20151121-DSC09451

One last stop on the way to the sta­tion is the Kobe Konan Muko no Sato.

20151121-DSC09447

Rather than sake, Kobe Konan Muko no Sato sells food­stuffs, con­di­ments and pickles made with sake lees.

20151121-DSC09448

There’s no English in this store, and I’m not sure how some­thing this (a fruit or veget­able?) involves sake lees as it looks to be pickled in some sort of miso paste, which is fer­men­ted soy­bean?

20151121-DSC09452

Back en route to the sta­tion we spot an train stor­age facil­ity on the roof of a car­park.

20151121-DSC09456

The car­park is for the Oasis super­mar­ket under­neath. It’s the biggest super­mar­ket we’ve been to in Japan (and we’ve been to many!) with a fresh pro­duce sec­tion that rivals those we find in Australia.

20151121-DSC09453

We find their boxed curry sec­tion in a book­shelf set up!

20151121-DSC09457

And we buy these Calbee Consomme chips, and we man­age to eat them after I con­vince D that my hun­ger could not wait until din­ner! Even if it was all-you-can-eat-yakiniku!

Osaka — Umeda

20151121-DSC09460

Fueled by potato chips, we arrive back in Osaka. On our quest to find the din­ner des­tin­a­tion, for the first time, we have trouble find­ing a way out of the train sta­tion to ground level and then once we do, we encounter a bunch of con­struc­tion that pre­vents us from cross­ing the road effi­ciently!

20151121-DSC09461

We end up on this side of Osaka Station, which we’d not seen since our first vis­it in 2011.

20151121-DSC09462

After some 10 minutes, we’re on the oth­er side of the road and into this shop­ping arcade.

20151121-DSC09494

The res­taur­ant, 298: All-You-Can-Eat Yakiniku, is loc­ated at the end of the shop­ping arcade. If we weren’t bent on find­ing it, we’d have turned back as the shops aren’t all that inter­est­ing.

20151121-DSC09487

We get a booth to ourselves. You take your shoes off to sit at the booths.

20151121-DSC09477

This res­taur­ant sup­posedly offers all-you-can-eat yakiniku (grilled meat) for Y1080 and all-you-can drink soft­drink for Y420 over 90 minutes, but we’re told that we only get it for 60 minutes because we didn’t make a pri­or reser­va­tion. We’re con­fused but Y1080 for an hour is still decent.

20151121-DSC09479

The rules state that if there is any meat left over on your table when your 90 minutes is over, you must pay Y1000/​g. That’s about $10/​g, an insanely high rate that works as a sure deterrent.

20151121-DSC09463

You start off with a plate of assor­ted meat, after which you can order any­thing addi­tion­al from the choices of beef, chick­en, pork, intern­al organs, and saus­ages. We end up eat­ing a lot of beef, which is par­tic­u­larly juicy. The chick­en was tasty, but took an very long time to cook! And the pork was rather dry, alas. I enjoyed the saus­ages, although D thinks they’re a rather cheap meat to eat at all-you-can-eat.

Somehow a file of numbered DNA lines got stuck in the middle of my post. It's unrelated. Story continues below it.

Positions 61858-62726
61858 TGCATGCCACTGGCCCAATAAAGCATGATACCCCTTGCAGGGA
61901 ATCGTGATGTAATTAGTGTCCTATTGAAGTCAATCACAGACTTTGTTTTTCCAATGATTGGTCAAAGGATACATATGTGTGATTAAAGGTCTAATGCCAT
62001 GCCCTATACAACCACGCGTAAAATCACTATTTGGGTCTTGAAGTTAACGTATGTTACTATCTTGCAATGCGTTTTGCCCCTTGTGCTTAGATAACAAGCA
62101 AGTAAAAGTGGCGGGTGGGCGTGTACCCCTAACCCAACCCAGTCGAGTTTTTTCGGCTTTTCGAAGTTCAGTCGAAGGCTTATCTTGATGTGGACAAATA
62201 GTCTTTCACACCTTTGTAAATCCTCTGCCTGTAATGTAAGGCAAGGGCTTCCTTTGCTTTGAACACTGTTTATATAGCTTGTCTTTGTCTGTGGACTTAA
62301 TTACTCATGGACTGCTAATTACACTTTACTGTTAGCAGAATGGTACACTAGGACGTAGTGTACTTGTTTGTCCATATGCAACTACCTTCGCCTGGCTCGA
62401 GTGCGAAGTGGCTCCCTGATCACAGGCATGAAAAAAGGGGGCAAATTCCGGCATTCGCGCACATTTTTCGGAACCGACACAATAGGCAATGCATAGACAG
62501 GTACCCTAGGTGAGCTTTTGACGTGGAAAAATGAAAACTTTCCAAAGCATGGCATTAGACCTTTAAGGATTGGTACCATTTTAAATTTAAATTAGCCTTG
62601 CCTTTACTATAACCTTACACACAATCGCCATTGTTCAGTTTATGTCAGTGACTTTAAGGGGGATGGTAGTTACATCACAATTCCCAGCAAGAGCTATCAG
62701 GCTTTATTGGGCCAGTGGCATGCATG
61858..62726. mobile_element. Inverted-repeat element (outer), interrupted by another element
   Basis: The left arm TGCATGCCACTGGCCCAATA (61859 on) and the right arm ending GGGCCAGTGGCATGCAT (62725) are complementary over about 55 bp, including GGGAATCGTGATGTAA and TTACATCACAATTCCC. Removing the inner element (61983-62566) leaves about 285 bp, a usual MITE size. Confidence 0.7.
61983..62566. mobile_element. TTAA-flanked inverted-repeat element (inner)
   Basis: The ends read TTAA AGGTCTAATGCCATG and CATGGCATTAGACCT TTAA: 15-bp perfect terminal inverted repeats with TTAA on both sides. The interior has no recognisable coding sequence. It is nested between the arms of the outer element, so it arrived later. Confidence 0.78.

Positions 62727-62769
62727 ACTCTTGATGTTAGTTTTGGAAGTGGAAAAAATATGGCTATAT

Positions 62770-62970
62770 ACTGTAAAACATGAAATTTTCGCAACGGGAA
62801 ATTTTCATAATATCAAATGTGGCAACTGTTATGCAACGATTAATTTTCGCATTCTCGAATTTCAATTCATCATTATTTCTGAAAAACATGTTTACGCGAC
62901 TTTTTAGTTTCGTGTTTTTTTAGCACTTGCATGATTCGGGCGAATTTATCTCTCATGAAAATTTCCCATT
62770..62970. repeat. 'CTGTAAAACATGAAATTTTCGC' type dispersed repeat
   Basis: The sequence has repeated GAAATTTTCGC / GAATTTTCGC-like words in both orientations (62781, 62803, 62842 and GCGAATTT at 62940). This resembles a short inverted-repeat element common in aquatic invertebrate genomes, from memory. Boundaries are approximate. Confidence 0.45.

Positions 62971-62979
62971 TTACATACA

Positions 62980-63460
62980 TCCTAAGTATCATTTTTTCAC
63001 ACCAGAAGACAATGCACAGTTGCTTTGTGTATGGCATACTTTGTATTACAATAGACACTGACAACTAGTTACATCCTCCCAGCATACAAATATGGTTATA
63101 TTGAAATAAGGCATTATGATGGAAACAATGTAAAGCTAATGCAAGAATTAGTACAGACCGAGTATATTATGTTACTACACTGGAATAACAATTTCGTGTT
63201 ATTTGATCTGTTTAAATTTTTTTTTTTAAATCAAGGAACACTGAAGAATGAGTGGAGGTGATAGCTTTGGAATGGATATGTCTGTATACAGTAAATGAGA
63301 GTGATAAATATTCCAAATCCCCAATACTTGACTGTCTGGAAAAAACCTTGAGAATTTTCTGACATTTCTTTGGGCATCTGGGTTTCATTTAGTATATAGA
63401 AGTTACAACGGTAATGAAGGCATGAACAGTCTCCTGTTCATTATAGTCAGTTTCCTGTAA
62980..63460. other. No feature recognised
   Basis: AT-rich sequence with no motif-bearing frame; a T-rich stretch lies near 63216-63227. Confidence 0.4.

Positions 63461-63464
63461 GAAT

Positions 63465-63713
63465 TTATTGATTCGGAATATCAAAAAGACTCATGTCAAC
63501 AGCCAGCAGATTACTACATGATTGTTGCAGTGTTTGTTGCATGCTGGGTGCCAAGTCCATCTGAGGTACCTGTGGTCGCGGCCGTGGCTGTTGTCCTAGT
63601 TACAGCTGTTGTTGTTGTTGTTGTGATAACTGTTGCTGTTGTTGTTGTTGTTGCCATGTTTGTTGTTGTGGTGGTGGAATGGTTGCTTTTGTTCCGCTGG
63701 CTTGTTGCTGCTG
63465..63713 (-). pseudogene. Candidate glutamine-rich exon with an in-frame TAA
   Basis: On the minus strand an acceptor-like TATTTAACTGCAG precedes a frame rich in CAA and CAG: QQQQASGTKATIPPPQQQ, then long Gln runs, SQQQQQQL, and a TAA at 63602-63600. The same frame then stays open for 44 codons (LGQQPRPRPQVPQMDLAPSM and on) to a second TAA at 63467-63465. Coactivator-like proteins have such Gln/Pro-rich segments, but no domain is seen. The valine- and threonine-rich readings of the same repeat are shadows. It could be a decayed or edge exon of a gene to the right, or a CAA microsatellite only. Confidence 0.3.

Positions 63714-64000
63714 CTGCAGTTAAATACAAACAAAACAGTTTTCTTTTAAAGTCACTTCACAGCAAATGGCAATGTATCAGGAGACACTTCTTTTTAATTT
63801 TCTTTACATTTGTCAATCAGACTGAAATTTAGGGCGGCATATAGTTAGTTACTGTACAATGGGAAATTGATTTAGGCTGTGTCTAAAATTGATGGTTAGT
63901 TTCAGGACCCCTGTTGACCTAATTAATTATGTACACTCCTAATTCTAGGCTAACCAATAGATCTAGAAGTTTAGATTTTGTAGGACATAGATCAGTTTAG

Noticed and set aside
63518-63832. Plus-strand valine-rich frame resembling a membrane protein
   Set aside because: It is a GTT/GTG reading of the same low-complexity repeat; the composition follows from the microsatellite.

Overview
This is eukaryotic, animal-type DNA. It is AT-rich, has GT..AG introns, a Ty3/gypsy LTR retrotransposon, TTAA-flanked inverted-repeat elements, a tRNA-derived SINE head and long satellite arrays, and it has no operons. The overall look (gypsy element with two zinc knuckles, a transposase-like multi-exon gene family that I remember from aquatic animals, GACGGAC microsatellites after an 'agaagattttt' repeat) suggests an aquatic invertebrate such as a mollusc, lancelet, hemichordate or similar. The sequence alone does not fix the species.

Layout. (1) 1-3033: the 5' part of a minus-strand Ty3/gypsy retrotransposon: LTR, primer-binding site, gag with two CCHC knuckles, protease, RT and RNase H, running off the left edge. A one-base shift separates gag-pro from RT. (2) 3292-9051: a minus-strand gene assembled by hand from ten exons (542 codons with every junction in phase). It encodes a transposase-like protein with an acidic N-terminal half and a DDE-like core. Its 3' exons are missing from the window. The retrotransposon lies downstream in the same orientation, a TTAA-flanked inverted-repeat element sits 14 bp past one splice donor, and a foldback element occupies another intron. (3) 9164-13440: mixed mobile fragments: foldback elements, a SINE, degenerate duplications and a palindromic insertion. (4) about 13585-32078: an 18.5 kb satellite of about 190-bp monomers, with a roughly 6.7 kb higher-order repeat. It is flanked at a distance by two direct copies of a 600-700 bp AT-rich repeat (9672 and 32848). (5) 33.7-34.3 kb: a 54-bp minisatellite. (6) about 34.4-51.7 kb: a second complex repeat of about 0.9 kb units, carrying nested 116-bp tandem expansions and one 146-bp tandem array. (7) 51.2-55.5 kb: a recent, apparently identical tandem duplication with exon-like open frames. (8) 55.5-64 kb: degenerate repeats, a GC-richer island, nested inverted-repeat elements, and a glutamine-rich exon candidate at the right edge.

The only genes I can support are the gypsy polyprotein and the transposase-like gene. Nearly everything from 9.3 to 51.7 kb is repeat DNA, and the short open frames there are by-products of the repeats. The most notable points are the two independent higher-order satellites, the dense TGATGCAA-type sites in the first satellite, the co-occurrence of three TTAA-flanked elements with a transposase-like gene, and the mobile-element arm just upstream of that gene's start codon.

20151121-DSC09497

After din­ner and before the meat settles in our stom­ach to put us in a food coma, we stop by this mel­on pan place.

20151121-DSC09496

The shop, called World’s Second Best Freshly Baked Melon-pan Ice-cream, is fam­ous for its crispy mel­on pan bread sand­wich­ing a slab of mac­cha ice cream.

20151121-DSC09495

The bread is warm and crunchy, and con­trasts well with the cold and soft slab of mac­cha ice cream. The sign on the wall of the store recom­mends eat­ing it with the pack­aging so you don’t end up with ice cream on your­self, and even sup­plies straws, spoons and wet wipes for your con­veni­ence.

Osaka — Namba

20151121-DSC09576

We head back to Namba Parks to view the Christmas illu­min­a­tion.

20151121-DSC09523

This year, it’s called the Super Flower Illumination.

20151121-DSC09506

At the base is a Christmas tree that changes col­our.

20151121-DSC09514

The walk towards the top of Namba Parks is illu­min­ated with a mul­ti­tude of LEDs.

20151121-DSC09517

Half way up, there’s an illu­min­a­tion water fea­ture out­side one of the entrances to Namba Parks.

20151121-DSC09520

And the view from above, with the east­ern side of Namba in the back­ground.

20151121-DSC09533

This is the main attrac­tion at the Christmas illu­min­a­tion. The lights oper­ate to a music­al track that runs on loop. We’ve come just a bit too early (around 7pm), so all the kids are still about run­ning riot!

20151121-DSC09560

At the very top of the Christmas illu­min­a­tion, there’s a mist­ing light dis­play of a fairy on the grass beneath. You climb onto an elev­ated plat­form to view it from above.

20151121-DSC09561

And…finally, the view of the Christmas Illumination from the oppos­ite dir­ec­tion. This year’s Christmas Illumination looked much the same as last years and hence less impress­ive. To my dis­ap­point­ment, I’ve since found out that that’s much the same case with illu­min­a­tions across Japan. So the only way to see new ones is to keep vis­it­ing new places!